Hackers seeking developer credentials used typo-squatting to spread malicious code via libraries hosted at the online repository npm. In all, 40 npm packages were found malicious and removed from the Node.js package management registry, according to npm.
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Each of the malicious packages were named intentionally to be confused with similar and popular existing npm packages.
“On July 19 a user named HackTask published a number of packages with names very similar to some popular npm packages. We refer to this practice as ‘typo-squatting.’ In the past, it’s been mostly accidental. In a few cases we’ve seen deliberate typo-squatting by authors of libraries that compete with existing packages. This time, the package naming was both deliberate and malicious—the intent was to collect useful data from tricked users,” according to the npm post.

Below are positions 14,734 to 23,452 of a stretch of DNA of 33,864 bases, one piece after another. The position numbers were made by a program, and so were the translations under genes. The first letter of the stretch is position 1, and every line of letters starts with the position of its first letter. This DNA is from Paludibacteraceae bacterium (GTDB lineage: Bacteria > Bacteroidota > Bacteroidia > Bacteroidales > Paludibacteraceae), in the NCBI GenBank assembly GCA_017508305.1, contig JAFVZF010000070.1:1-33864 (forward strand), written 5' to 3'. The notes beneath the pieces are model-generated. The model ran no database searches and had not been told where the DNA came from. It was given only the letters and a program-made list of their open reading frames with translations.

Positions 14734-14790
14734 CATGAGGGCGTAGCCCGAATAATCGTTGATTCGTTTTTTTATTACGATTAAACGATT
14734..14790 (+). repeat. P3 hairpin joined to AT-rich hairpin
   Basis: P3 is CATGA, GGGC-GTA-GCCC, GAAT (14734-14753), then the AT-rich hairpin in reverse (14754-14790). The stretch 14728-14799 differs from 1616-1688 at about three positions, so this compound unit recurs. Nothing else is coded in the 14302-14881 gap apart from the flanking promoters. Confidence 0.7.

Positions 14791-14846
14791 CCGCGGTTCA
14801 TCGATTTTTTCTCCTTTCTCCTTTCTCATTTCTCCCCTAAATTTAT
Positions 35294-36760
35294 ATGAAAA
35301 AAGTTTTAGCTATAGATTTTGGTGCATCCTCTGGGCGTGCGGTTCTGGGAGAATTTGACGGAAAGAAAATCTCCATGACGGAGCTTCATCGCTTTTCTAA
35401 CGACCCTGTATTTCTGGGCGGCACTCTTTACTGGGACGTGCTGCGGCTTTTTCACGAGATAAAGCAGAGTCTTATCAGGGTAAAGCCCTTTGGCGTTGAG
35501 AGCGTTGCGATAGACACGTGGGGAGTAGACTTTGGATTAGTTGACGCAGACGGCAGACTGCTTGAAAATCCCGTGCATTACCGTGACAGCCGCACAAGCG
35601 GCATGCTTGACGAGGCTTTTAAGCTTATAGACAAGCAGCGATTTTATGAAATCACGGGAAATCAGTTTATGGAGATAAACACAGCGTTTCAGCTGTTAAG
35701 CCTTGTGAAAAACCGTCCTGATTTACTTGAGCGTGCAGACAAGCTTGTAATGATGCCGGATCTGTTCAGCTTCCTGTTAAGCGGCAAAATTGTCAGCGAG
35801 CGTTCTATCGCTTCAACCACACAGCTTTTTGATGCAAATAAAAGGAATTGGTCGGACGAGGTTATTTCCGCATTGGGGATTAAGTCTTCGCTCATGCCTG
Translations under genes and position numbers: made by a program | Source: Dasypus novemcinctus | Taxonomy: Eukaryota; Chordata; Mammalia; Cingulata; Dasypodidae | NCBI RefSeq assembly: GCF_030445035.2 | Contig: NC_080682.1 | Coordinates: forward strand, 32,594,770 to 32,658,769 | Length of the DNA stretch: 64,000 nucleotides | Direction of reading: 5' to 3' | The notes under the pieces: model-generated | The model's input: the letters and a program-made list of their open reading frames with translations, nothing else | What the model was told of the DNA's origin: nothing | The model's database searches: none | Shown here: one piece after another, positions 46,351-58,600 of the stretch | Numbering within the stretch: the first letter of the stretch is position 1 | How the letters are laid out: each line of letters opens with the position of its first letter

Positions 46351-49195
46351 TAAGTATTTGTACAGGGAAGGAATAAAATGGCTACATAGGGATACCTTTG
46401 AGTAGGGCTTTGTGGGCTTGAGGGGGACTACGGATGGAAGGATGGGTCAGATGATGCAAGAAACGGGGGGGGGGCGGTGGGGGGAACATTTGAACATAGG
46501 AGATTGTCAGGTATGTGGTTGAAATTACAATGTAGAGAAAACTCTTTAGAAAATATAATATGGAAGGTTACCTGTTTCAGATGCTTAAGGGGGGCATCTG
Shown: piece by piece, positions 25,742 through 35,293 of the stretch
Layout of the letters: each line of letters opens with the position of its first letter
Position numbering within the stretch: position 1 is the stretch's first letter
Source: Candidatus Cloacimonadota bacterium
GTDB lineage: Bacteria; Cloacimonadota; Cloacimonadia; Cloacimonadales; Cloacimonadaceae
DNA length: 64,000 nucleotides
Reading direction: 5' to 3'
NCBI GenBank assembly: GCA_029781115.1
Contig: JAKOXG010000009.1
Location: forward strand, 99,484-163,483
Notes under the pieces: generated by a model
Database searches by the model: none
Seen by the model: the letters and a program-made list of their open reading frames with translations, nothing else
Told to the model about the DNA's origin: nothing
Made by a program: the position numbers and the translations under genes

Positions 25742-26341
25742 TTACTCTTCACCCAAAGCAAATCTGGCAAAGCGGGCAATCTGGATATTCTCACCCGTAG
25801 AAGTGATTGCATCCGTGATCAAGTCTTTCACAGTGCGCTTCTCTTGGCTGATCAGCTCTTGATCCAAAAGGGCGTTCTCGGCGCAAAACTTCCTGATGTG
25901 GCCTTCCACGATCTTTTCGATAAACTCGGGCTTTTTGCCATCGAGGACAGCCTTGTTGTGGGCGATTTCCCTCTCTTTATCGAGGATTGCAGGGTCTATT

“From this you can see that the real danger came from the crossenv package, which had nearly 700 downloads, with some secondary exposure from the jquery typosquats. But even in that case, most of the downloads come from mirrors requesting copies of the 16 versions of crossenv published. Our estimate is that there were at most 50 real installations of crossenv, probably fewer,” npm said.
Swedish developer Oscar Bolmsten is credited for spotting the malicious code in the crossenv package and notifying npm on Aug. 1 via a tweet.
> @kentcdodds Hi Kent, it looks like this npm package is stealing env variables on install, using your cross-env package as bait: pic.twitter.com/REsRG8Exsx > > — Oscar Bolmsten (@o_cee) August 1, 2017
“If you downloaded and installed any of these packages, you should immediately revoke and replace any credentials you might have had in your shell environment,” npm said.
To avoid similar types of attacks, npm said, it is supporting the Lift Security and the Node Security Project and its efforts to do static analysis of public registry packages.
“We’re discussing various approaches to detecting and preventing publication—either accidental or malicious—of packages with names very close to existing packages. There are programmatic ways to detect this, and we might use them to block publication,” according to the npm blog.